The Federal Reserve (Fed) announced on September 21 that it had raised interest rates by 75 basis points (bps), or three-quarters of a percentage point.
The decision came a day after the Federal Reserve Bank of Atlanta lowered its much-watched estimate of third-quarter 2022 GDP (“GDP Now”) to just 0.3% on September 20, after residential fixed investment disappointed, printing at -1.28%, when the Atlanta Fed had expected it to print at +0.3%. (Move the cursor over each bar, here, to see the interaction of the “GDP Now” elements.)
The 75 basis point interest rate hike was widely priced into the market, and most observers expected it. Some were anticipating – and fearing – a 100 basis point or 1% hike. Nonetheless, the market reacted negatively to the rate hike and the Dow Jones Industrials Average fell 1.7%. The benchmark S&P 500 index fell by the same percentage.
It seems what has troubled the market is the Fed’s disappointing so-called ‘dot plots’, officially the ‘Summary of Economic Projections’, also released on September 21, which is prepared by members of the Federal Open Market Committee, Fed policy. -make the arm, and their staffs.
Dot charts are essentially predictions as to the future direction of the economy at year-end in the current year and the next three years and longer term, by analyzing Gross Domestic Product (GDP ), unemployment, inflation and interest rates.
None of the projections are good. As seen in the rightmost set of columns, the range of GDP has increased from minus 0.3% in 2023 to 2.6% in 2024. This is called the “central tendency”, where the most estimates tend to be (top three and bottom three discarded) – and the best estimate, in my opinion – showed GDP growth of no more than 2%.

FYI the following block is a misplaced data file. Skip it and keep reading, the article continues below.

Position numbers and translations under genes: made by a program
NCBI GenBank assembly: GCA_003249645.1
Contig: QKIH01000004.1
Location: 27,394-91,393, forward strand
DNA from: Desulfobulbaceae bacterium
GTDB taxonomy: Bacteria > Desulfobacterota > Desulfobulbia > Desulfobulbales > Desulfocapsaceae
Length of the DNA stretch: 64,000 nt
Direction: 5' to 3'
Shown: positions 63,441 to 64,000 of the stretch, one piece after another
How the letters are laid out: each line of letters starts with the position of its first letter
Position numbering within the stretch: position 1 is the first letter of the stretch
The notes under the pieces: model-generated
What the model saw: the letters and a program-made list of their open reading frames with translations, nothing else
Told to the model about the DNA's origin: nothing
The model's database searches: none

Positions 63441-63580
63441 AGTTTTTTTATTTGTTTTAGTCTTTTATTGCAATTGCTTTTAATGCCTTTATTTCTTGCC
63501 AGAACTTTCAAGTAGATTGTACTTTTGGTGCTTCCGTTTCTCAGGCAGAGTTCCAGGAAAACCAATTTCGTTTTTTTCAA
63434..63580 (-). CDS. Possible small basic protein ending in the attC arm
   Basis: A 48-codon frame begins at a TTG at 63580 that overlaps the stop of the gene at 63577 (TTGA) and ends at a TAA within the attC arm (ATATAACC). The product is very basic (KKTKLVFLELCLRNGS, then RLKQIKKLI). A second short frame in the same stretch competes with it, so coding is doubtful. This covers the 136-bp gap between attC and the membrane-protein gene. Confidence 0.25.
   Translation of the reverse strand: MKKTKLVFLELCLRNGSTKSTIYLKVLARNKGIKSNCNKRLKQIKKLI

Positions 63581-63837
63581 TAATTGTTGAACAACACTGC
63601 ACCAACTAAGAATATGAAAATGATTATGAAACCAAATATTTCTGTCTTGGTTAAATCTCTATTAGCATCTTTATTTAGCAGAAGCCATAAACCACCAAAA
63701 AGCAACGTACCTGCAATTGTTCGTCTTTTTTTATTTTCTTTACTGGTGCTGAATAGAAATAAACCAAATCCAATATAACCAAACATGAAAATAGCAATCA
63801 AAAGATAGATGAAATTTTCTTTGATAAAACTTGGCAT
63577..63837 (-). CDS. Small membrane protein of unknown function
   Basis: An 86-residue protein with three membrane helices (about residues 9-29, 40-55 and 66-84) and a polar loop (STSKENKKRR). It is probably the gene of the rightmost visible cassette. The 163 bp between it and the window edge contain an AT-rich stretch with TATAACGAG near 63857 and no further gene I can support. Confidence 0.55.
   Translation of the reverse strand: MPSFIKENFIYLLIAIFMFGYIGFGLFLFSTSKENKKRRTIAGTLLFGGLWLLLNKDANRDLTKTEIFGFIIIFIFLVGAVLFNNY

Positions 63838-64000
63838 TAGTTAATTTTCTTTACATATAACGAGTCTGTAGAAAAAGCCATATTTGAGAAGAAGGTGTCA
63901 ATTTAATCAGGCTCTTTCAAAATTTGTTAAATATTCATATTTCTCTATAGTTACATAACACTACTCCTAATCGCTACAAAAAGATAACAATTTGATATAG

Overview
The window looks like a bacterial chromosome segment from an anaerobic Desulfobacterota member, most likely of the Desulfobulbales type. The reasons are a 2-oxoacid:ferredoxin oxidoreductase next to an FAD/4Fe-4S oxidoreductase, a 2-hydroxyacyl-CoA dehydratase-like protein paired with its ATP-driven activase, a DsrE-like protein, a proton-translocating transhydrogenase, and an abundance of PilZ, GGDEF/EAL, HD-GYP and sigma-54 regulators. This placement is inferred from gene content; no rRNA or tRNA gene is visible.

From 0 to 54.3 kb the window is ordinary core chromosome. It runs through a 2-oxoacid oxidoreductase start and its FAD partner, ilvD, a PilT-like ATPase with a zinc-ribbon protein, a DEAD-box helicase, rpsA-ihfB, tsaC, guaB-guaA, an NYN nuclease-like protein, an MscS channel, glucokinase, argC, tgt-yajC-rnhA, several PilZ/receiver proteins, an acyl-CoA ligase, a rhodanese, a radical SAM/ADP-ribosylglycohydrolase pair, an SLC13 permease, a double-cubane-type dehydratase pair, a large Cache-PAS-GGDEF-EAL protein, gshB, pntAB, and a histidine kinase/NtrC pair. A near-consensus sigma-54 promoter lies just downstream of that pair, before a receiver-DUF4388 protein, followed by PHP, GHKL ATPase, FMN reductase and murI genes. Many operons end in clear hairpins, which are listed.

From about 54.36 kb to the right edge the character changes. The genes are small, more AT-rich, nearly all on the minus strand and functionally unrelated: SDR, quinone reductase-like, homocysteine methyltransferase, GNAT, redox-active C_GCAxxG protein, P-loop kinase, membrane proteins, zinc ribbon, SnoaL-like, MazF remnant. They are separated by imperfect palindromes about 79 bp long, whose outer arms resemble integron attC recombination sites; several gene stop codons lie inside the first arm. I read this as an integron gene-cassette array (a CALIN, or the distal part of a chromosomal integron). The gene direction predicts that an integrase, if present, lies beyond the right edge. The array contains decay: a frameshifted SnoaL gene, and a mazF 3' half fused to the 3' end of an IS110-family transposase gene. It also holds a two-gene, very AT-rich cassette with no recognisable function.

I can’t help but think that even the central tendency range of the estimates is optimistic. I suspect inflation will have a longer tail than the 2023/2024 dips that the central trend would indicate. I expect that a federal funds rate, the rate the Fed charges member banks, will need to be in the 5-6% range to bring the inflation rate down, especially if the strength of employment (which we attribute mainly to a low labor force participation rate) continues. (The 5-6% we think is needed is the rate to hold inflation steady at the Fed’s preferred rate of 2%; it’s what Fed watchers call the “terminal rate.”)
The other aspect of reducing inflation is reducing the Fed’s balance sheet. While the Fed increased the burn-off of Fed assets to $95 billion this month, we have long felt that this amount was insufficient. The assets – made up of treasury bills and mortgage-backed securities (MBS) – can be sold instead of “burned”. Fed Chairman Jerome Powell has not ruled out the possibility, at least for MBS, but not at this time, he said. Selling the MBS would reduce the cash balance in the economy, which creates some liquidity risk, but also reduces inflation.
One aspect of continued rate hikes will be that the US dollar will continue to dominate currency markets. For multinationals, this will lead to a reduction in income from overseas as income is converted. As we wrote about earlier this week, companies like Federal Express will experience these kinds of translation losses as well as margin pressure.
We are revising our GDP estimate for this quarter to -0.5%.
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